If you've ever been jobless, you know the truth: unemployment sucks. It's not just the lack of money, but the hit to self-esteem. Being asked 'what do you do?' can be almost as dispiriting as the uncertainty of applying for job after job. Unemployment increases rates of depression, diabetes and even death.
Yet it has become commonplace to regard 'full employment' in Australia as an unemployment rate of 5 per cent, or even higher. That's effectively saying that at any point in time, 700,000 of our fellow citizens will have to put up with joblessness.
Because firms inevitably shut down, and workers switch careers, not all unemployment is avoidable. But from a historical standpoint, the idea that 5 per cent unemployment is normal is downright weird. If an Australian economist from the 1950s or 1960s was to look at the labour market today, they would be struck by our lack of ambition. Back then, Australia's unemployment rate averaged less than 2 per cent.
Other advanced nations might also regard us as underperforming. Using the OECD's harmonised unemployment rates, the jobless rate is now 3.1 per cent in Germany, 3.7 per cent in the United States, 3.7 per cent in Britain, and 4.2 per cent in New Zealand. If these countries can meet or beat a 4 per cent unemployment target, why can't Australia?
There are four reasons that Australia should be targeting an unemployment rate of 4 per cent.
Most simply, it would mean a lot more people in jobs. If we had a 4 per cent unemployment rate, then 160,000 more people would be in employment than there are today. That's 160,000 people with a pay cheque that could help them and their families meet rising costs such as energy bills and child care. That's 160,000 unique, wonderful and precious Australians whose skills would be productively used, rather than depreciating. Our economy should ensure that when someone wants to work, they can do so.
A lower unemployment rate would increase the number of disadvantaged people in work. When employers have dozens of applicants for every opening, they can turn away people with disabilities, ethnic and racial minorities, and rough diamonds. But when the labour market becomes tight, employers cannot indulge their prejudices - they must offer a chance to people who look a bit different, who need some training to get on their feet, and who are more vulnerable. In Australia, poverty is closely tied to employment, so if you care about reducing inequality, you should be committed to reducing unemployment. And if you're worried about the nearly 600,000 children growing up in jobless households, one way to help the problem is to cut the jobless rate.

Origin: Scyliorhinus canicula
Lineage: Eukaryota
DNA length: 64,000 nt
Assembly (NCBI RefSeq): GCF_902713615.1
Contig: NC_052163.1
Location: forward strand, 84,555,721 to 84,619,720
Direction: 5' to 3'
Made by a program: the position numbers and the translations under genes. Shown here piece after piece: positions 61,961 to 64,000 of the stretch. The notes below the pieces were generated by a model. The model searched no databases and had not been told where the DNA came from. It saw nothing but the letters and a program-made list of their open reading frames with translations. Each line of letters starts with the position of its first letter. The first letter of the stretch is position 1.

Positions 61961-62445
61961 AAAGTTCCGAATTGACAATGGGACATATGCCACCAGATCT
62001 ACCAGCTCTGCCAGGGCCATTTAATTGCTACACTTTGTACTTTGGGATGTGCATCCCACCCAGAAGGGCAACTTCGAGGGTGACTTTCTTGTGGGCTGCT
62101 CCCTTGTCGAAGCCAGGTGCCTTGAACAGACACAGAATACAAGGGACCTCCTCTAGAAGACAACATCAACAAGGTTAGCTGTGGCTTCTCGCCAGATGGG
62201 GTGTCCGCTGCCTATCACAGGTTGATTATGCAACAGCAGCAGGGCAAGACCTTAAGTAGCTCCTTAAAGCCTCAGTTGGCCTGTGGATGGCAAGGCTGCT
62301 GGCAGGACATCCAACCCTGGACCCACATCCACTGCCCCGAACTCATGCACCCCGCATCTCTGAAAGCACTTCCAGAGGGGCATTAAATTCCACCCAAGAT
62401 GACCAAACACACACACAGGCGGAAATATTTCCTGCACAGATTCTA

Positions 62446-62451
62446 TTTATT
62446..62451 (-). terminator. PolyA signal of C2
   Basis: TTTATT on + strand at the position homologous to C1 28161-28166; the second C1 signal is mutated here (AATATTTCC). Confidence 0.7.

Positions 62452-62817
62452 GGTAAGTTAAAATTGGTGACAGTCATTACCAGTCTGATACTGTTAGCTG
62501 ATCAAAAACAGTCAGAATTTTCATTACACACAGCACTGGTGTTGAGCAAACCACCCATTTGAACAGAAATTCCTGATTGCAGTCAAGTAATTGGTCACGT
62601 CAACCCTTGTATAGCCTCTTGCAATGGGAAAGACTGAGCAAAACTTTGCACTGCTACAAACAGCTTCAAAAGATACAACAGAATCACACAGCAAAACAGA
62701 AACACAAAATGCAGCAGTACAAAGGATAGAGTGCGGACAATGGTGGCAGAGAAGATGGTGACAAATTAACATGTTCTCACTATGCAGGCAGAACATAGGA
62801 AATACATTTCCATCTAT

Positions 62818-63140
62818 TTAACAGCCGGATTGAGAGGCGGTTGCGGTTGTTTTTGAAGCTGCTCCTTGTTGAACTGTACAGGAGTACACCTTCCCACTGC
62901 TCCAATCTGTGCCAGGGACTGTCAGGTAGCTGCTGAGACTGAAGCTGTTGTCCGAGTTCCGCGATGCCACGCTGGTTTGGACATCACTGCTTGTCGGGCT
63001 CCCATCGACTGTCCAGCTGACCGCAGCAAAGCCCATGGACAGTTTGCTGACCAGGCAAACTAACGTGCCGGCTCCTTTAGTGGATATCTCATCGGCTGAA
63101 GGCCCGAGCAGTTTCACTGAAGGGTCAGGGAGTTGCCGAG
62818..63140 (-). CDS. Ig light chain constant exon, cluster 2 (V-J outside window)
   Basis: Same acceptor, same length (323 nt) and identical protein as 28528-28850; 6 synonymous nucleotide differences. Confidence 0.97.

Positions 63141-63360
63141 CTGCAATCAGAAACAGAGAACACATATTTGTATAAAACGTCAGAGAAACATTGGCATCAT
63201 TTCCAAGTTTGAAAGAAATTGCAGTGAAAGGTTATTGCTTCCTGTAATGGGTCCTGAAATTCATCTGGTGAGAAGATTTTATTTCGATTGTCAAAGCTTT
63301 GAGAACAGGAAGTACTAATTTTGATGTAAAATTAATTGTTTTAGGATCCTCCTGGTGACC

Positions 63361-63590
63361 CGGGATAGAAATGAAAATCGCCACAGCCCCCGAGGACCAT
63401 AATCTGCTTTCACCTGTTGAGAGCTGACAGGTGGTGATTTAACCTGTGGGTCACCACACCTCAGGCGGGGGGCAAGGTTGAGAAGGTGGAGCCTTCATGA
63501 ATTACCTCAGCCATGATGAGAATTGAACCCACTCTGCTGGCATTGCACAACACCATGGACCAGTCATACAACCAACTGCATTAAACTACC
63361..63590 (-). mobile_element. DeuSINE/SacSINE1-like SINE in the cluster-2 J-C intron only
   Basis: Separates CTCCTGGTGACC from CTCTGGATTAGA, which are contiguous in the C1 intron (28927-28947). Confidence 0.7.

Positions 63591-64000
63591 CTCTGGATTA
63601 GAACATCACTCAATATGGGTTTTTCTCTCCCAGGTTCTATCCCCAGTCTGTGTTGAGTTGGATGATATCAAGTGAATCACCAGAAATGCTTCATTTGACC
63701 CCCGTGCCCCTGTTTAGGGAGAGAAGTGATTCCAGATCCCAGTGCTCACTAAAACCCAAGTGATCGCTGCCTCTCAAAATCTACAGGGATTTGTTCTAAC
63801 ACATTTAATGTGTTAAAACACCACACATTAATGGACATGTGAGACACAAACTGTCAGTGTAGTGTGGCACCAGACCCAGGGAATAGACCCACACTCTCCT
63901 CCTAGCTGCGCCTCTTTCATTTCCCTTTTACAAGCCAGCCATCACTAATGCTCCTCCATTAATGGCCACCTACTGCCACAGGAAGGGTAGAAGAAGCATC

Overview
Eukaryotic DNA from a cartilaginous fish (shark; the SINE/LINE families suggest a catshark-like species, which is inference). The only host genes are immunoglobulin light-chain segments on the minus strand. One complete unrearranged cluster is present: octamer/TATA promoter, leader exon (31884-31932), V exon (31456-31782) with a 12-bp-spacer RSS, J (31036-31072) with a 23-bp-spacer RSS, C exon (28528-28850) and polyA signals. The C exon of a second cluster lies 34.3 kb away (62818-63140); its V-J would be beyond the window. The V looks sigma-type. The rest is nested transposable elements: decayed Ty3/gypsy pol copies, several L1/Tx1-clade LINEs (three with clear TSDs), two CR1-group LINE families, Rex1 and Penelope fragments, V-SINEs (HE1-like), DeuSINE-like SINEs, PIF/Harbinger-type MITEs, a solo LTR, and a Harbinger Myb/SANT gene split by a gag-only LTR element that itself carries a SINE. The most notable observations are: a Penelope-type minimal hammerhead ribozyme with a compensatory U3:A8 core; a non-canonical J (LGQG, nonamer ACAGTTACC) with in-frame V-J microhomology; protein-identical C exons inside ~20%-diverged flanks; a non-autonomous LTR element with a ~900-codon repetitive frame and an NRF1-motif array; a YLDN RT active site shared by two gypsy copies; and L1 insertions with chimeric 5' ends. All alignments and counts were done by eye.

Australia should stop patting ourselves on the back for having an unemployment rate that's about the same as it was in the Global Financial Crisis.
Lower unemployment would also put upward pressure on wages. There are many causes of the recent wage malaise, including declining collective bargaining, monopsony hiring power, and a lack of dynamic start-up firms. But one factor is that unemployment is too high. As Reserve Bank Governor Philip Lowe has observed: "We remain short of the unemployment rate associated with full employment, there is significant underemployment and there is further potential for labour force participation to increase when the jobs are there. Consistent with all of this, wages growth remains modest and is below the rate that would ensure that inflation is comfortably within the 2 to 3 per cent range."
Finally, it is eminently achievable. The Reserve Bank used to think that when unemployment hit 6 per cent, inflation would start roaring away. Now, they reckon the jobless rate can safely go below 4.5 per cent.
How do we get there? Part of the answer is to make 4 per cent unemployment a priority. Australia should stop patting ourselves on the back for having an unemployment rate that's about the same as it was in the Global Financial Crisis. We should cease being so complacent, and raise our ambition for what a strong employment market looks like.
Another challenge is to ensure that our economy is more open to new businesses. Over the past decade, new business formation rates have fallen. As Treasury's Meghan Quinn has pointed out, our firms are sluggish when it comes to the uptake of new management practices and use of data. Merger rates have risen significantly over the past generation, raising questions as to whether our competition laws are fit for purpose.
There is also a role for government. In a fragile economy, it makes no sense to have an arbitrary cap on public sector hiring, limits on university places, and an infrastructure program that's stuck in the slow lane. Four percent unemployment wouldn't just help the jobless, it would benefit all of us.
- Andrew Leigh is the Shadow Assistant Minister for Treasury, and his website is www.andrewleigh.com.